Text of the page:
Hot Melt Glue

Hot melt glue, the kind that you use in a handheld glue gun with glue sticks is not the proper glue choice for most woodworking gluing tasks. There are some applications however where having hot melt glue in the shop is very convenient. I will go through some if the disadvantages of using hot melt glue and then give some ideas as to when using this glue would be practical.

(As a note, edge banders and other woodworking machines also use hot melt glue, usually in pellet or large cylindrical forms.)

The place where hot melt glue excels at is to temporarily bond two pieces of material, regardless of what material it is, fairly rapidly. However, the main downside is that the bond is not very strong, and the melting of the glue may mar a wooden surface as the glue gets absorbed by the wood fibers leaving it difficult to finish afterwards.

Some woodworkers have recommended to use hot melt glue to bond pieces when making forms from templates. However, double sided tape is a much better option as the bond strength is stronger and hot melt glue usually has a thickness to it, which may make the template and workpiece not perfectly aligned.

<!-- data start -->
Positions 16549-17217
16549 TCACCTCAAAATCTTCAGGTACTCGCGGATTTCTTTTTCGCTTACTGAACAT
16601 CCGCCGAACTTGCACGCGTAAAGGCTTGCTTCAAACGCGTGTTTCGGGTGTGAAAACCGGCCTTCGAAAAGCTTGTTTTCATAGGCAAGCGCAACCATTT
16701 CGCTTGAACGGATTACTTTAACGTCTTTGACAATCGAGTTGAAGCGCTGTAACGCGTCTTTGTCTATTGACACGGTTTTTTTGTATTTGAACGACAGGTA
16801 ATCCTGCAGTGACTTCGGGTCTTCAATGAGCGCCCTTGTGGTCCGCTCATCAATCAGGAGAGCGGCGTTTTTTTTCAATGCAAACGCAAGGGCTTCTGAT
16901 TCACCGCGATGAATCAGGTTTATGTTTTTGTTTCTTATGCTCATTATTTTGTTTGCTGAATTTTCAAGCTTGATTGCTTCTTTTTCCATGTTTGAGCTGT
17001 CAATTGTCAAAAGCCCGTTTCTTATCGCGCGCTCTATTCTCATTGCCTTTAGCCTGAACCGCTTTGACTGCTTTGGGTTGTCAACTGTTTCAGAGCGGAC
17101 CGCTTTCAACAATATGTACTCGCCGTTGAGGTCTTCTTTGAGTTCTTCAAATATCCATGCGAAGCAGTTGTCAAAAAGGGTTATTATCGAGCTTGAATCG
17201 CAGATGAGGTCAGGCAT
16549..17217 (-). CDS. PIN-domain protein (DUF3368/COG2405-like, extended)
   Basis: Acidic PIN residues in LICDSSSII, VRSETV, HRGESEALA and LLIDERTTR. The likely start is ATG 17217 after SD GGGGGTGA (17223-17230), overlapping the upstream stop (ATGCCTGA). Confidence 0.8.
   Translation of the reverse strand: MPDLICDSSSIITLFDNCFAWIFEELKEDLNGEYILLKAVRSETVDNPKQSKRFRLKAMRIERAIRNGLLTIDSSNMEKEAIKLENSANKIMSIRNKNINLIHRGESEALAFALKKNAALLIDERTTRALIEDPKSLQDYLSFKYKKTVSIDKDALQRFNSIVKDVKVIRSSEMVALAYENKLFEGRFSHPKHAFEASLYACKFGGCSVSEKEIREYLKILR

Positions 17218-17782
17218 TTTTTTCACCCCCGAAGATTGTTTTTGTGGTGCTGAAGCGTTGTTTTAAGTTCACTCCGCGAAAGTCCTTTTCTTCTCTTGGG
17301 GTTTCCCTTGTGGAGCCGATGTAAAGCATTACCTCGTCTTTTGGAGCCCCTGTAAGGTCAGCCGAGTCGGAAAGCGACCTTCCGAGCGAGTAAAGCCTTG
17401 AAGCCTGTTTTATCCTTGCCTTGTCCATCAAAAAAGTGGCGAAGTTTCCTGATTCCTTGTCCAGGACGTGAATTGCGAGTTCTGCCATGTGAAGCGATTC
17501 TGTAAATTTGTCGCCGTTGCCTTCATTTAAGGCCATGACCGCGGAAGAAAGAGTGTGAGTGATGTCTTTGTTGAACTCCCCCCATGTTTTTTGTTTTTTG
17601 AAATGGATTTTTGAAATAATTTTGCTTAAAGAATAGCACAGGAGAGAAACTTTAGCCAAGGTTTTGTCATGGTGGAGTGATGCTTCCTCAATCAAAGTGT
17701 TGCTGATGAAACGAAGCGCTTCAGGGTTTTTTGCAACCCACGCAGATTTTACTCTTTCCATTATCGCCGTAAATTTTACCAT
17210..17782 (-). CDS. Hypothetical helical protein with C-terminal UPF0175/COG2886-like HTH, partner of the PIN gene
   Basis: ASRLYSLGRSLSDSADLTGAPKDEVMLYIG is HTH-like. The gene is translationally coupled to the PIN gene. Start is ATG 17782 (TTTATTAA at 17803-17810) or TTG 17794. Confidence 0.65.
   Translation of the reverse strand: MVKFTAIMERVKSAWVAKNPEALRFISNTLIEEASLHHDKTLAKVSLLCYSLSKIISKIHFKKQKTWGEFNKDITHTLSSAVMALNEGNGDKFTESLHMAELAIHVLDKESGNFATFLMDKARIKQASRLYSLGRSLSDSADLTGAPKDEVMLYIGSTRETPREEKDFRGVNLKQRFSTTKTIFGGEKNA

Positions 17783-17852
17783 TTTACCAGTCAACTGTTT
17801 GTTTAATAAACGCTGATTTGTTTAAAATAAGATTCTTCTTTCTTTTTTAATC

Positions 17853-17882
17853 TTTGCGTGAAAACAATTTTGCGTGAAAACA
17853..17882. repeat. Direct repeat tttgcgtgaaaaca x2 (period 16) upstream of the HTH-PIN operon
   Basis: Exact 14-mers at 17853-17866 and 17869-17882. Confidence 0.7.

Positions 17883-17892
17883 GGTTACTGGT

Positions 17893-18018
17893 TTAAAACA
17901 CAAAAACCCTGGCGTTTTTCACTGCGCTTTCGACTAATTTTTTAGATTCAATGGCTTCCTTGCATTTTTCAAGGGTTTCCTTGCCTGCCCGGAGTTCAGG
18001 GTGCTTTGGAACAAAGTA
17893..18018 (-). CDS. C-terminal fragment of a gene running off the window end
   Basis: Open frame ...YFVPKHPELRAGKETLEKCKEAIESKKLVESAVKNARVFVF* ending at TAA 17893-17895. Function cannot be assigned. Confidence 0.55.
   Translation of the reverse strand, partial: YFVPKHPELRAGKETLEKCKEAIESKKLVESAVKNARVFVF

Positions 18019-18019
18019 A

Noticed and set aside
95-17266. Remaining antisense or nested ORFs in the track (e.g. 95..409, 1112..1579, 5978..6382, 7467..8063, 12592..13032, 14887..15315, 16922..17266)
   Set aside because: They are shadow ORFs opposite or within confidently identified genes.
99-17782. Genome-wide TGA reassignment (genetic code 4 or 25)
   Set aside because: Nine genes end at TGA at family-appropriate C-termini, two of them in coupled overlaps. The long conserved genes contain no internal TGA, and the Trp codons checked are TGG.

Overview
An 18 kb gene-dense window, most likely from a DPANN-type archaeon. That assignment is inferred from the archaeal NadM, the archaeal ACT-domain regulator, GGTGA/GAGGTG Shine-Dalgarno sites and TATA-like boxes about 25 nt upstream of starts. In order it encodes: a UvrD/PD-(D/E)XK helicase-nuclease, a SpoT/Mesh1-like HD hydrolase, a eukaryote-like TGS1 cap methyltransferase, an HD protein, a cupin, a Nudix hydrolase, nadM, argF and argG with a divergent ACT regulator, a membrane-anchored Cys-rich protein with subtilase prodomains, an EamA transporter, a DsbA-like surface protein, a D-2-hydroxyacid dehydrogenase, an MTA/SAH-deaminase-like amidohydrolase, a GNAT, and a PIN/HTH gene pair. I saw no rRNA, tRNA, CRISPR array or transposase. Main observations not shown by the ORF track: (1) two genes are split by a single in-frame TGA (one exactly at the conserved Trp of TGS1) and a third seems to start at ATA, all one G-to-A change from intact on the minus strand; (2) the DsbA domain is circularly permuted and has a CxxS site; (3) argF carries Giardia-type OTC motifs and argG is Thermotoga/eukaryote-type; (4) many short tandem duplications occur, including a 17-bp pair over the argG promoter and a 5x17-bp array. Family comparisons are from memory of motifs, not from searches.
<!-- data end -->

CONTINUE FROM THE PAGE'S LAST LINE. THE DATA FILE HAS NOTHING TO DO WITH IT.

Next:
Given these limitations, there are times when hot melt glue is a good option to use in the workshop. A very good place to use hot melt adhesives is as a temporary hold when making jigs. This is especially true if the jig is large. The hot melt glue will hold the pieces well enough to be able to put a first screw, nail, or tack in place to get you started.

Another good use of hot melt glue for woodworkers is to temporarily hold hardware in place. The installation of hinges for example can sometimes be difficult as you try to hold the hinge in place while getting that first screw in place without moving the position of the hinge. Just hot melt glue the hinge first, and your task should be much easier.

Also note that there are many different kinds of hot melt glue (sticks) to choose from. These have different properties such as the melting point, viscosity, open time, compression set time and color. There are hot melt glues that are specifically designed for the woodworker. Examples of different glue stick types.

Another note, there is a product that is called polyurethane hot melt glue, aka PUR hot melt. Although the application method is with a similar hand held glue gun, it is not a regular hot melt glue.